Newby: Virginia is in a lot of regional partnerships. The BioHealth Capital Region is one — that’s a partnership between D.C., Maryland, and Virginia. The Southeast Life Sciences partnership among seven southeastern states is another.
I think the attribute that I’ve learned over the past couple years that makes Virginia a strong location for life sciences activity is, quite frankly, we’re not Boston. We’re not San Francisco. We’re not New York. We have the assets, but what we don’t have is the expense. We have the talent from our universities for workforce. We have research universities that can support companies as they try to solve real problems for public health. We have proximity to the FDA, NIH, CDC, and all the other important agencies in this space.
We have lab space and are building more, where Maryland is pretty much at capacity. It’s attractive to come to Virginia because, A, we have lab space, and B, it’s much cheaper than even Maryland, and definitely much cheaper than farther up north in Massachusetts or New York.
We have a lot of great assets for healthcare IT. I don’t need to tell you about the great technological assets in Northern Virginia — Data Center Alley, the core of the world’s internet. That computing power is a huge asset to growing healthcare IT and healthcare AI in Virginia.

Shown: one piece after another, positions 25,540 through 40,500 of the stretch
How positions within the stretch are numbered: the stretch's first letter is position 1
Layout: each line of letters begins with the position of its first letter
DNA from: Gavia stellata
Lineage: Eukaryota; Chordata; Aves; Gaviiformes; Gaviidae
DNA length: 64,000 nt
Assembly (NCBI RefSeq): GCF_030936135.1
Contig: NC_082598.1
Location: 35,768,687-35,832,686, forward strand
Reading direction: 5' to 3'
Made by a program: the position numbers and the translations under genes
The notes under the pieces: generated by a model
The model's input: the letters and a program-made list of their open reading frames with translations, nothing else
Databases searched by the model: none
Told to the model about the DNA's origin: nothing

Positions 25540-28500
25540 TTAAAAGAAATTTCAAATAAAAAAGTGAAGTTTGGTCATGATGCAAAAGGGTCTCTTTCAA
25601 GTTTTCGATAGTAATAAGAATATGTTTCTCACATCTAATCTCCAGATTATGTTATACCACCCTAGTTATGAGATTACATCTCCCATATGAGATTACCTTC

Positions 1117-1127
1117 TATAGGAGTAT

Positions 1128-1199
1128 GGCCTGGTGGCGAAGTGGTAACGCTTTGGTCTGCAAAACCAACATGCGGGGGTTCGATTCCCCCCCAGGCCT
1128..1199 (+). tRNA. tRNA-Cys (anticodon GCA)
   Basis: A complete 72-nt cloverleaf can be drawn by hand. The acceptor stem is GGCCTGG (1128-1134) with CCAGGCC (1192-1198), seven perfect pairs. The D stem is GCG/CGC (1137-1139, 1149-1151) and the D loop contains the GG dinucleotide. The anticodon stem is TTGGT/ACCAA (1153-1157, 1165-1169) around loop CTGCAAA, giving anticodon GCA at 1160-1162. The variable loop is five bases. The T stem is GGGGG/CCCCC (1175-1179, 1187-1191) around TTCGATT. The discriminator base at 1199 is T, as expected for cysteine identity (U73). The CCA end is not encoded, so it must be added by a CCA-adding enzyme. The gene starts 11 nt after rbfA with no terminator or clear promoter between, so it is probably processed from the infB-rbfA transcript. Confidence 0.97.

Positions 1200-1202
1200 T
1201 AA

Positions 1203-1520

Finally, Virginia has the presence of strategics — GSK Consumer Healthcare, Merck and their plant in Elkton. We have a lot to offer to small companies, to strategics, and to new companies looking for a place to call home.
What we don’t have that some people consider a negative is the density of a Boston or somewhere like that. I view that as a positive, but we can overcome that objection through programs like Virginia Bio-Connect, which is more closely stitching together the ecosystem so we can find opportunities to pursue jointly.
El Koubi: You mentioned several things that make Virginia a strong location for life sciences. Are there any things you’d want to add to that, that folks outside Virginia, or even in Virginia, may not know about — little hidden gems or just points that deserve more attention?
Newby: The most active part of our biotech ecosystem is in the medical device space. We have great companies doing great things there — Cadence in Staunton, Caretaker Medical in Charlottesville, who provides remote monitoring of vitals, which has, of course, increased in importance during the pandemic. ivWatch of Newport News, who was in the business of IV filtration, actually went into the realm of providing PPE in the form of N95 masks.